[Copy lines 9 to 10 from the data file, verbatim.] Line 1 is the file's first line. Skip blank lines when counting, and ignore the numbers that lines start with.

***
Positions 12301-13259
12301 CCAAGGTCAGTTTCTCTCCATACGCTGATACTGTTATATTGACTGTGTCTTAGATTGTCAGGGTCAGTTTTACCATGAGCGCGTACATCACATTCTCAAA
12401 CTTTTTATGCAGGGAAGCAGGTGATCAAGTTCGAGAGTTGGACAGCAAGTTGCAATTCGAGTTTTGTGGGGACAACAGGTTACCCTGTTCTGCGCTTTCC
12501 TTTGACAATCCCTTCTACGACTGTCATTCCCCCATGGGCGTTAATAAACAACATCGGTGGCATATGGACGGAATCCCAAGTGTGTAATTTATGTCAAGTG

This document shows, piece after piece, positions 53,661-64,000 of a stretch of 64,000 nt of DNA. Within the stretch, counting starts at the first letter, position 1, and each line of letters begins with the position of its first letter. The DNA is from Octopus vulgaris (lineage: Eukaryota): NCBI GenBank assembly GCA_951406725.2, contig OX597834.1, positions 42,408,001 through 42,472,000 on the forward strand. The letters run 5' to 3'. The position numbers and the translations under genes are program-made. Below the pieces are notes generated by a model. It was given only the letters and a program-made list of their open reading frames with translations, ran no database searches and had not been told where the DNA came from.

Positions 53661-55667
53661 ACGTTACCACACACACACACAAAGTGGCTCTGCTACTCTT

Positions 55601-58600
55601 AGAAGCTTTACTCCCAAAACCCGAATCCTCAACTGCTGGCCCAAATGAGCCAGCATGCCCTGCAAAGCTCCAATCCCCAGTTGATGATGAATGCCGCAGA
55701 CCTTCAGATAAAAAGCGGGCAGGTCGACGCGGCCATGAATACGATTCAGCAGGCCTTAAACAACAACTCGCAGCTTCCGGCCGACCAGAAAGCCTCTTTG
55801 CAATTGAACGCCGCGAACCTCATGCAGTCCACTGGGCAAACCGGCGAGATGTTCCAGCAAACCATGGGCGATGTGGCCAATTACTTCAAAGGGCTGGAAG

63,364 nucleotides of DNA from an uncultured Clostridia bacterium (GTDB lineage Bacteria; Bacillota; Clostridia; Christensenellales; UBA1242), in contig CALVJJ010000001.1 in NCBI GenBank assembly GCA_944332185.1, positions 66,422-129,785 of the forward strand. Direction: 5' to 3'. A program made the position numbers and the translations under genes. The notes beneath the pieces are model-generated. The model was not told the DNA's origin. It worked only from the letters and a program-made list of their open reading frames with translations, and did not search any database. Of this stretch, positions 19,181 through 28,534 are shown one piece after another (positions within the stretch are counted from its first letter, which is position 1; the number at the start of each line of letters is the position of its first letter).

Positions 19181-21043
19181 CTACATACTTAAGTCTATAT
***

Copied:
55601 AGAAGCTTTACTCCCAAAACCCGAATCCTCAACTGCTGGCCCAAATGAGCCAGCATGCCCTGCAAAGCTCCAATCCCCAGTTGATGATGAATGCCGCAGA
55701 CCTTCAGATAAAAAGCGGGCAGGTCGACGCGGCCATGAATACGATTCAGCAGGCCTTAAACAACAACTCGCAGCTTCCGGCCGACCAGAAAGCCTCTTTG